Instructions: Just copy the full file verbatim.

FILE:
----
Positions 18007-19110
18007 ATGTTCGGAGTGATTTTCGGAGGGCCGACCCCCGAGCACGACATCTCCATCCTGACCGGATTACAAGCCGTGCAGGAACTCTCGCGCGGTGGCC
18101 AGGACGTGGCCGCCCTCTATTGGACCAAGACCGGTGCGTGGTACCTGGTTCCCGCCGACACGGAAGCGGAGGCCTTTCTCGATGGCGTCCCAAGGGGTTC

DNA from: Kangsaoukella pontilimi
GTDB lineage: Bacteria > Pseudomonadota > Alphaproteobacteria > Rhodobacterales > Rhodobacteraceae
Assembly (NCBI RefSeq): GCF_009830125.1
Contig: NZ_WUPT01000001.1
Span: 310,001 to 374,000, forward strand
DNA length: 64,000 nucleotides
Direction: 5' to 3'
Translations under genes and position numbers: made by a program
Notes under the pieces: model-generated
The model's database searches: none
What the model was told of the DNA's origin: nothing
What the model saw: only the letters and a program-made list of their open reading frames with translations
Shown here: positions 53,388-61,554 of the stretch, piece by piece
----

Positions 18007-19110
18007 ATGTTCGGAGTGATTTTCGGAGGGCCGACCCCCGAGCACGACATCTCCATCCTGACCGGATTACAAGCCGTGCAGGAACTCTCGCGCGGTGGCC
18101 AGGACGTGGCCGCCCTCTATTGGACCAAGACCGGTGCGTGGTACCTGGTTCCCGCCGACACGGAAGCGGAGGCCTTTCTCGATGGCGTCCCAAGGGGTTC

DNA from: Kangsaoukella pontilimi
GTDB lineage: Bacteria > Pseudomonadota > Alphaproteobacteria > Rhodobacterales > Rhodobacteraceae
Assembly (NCBI RefSeq): GCF_009830125.1
Contig: NZ_WUPT01000001.1
Span: 310,001 to 374,000, forward strand
DNA length: 64,000 nucleotides
Direction: 5' to 3'
Translations under genes and position numbers: made by a program
Notes under the pieces: model-generated
The model's database searches: none
What the model was told of the DNA's origin: nothing
What the model saw: only the letters and a program-made list of their open reading frames with translations
Shown here: positions 53,388-61,554 of the stretch, piece by piece